Newcastle United head coach Steve McClaren admits he was too young to take the England job, one he feels nearly killed him.
McClaren was appointed the manager of the national team in 2006, but lasted just 16 months as England failed to qualify for Euro 2008 under his guidance.
Then in his mid-40s, McClaren said that experience had made him stronger – as had stints abroad in charge of Twente and Wolfsburg.
“Maybe I was too young at the time for England and I hold my hands up to that,” the 54-year-old said.
“On reflection, I definitely hold my hands up to that. But the England job didn’t kill me – well it nearly did – so it must have made me stronger.
“I think subsequently moving abroad and coaching in different leagues not so much hardens as matures you.”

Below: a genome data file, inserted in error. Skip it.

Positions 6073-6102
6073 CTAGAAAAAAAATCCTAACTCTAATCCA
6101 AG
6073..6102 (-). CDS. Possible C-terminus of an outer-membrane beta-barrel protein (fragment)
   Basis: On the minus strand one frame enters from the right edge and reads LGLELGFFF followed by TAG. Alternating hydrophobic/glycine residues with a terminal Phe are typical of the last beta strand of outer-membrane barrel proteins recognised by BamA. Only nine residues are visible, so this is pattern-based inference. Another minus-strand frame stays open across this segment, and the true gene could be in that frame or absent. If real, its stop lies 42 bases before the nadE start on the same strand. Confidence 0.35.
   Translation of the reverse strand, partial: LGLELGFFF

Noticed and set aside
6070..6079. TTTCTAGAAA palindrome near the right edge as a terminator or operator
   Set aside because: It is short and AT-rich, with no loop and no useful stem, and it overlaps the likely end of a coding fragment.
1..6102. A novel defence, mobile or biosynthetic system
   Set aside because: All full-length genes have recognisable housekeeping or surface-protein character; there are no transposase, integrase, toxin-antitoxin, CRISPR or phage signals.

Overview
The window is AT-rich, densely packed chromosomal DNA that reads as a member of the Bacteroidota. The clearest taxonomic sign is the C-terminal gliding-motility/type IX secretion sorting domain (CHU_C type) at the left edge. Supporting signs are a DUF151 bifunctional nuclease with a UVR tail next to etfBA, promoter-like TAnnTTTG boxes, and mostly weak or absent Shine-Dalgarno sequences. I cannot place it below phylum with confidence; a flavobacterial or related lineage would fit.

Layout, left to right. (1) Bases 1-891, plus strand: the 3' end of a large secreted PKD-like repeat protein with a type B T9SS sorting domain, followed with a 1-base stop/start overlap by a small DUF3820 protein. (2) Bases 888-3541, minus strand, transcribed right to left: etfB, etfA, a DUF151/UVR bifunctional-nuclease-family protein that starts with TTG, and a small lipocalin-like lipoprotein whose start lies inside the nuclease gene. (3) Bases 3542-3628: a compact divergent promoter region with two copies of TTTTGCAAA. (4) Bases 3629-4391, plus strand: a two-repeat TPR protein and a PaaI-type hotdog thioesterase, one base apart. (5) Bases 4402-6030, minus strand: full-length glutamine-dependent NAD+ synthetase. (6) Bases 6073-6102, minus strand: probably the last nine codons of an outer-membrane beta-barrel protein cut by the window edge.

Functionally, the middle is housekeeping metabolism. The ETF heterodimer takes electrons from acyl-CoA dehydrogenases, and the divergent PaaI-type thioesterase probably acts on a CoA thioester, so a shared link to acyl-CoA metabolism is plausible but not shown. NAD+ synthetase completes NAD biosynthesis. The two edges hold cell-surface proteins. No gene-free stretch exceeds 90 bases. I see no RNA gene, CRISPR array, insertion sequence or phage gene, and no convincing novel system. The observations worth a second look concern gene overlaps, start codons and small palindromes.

McClaren is expecting “massive pressure” in charge of Newcastle, who were in danger of suffering relegation before finishing 15th in the Premier League last season.
Newcastle open their 2015-16 league campaign at home to Southampton on Sunday.
“England is very difficult to describe,” McClaren said.
“Stood on the sidelines, 90,000 people, a nation watching on TV, a nation on your shoulders, a nation of expectation. I think it was described at the time as there is nothing greater pressure-wise than that England job, or a national manager’s job.
“Putting it into perspective, that was a whole nation, now we are talking about a region. But this region is one of the biggest. Newcastle, 50,000 people, absolute fanatics, it is like a religion. It is huge, and a massive pressure.
“But I think all football is. The two jobs have totally different pressures. England was quite big.”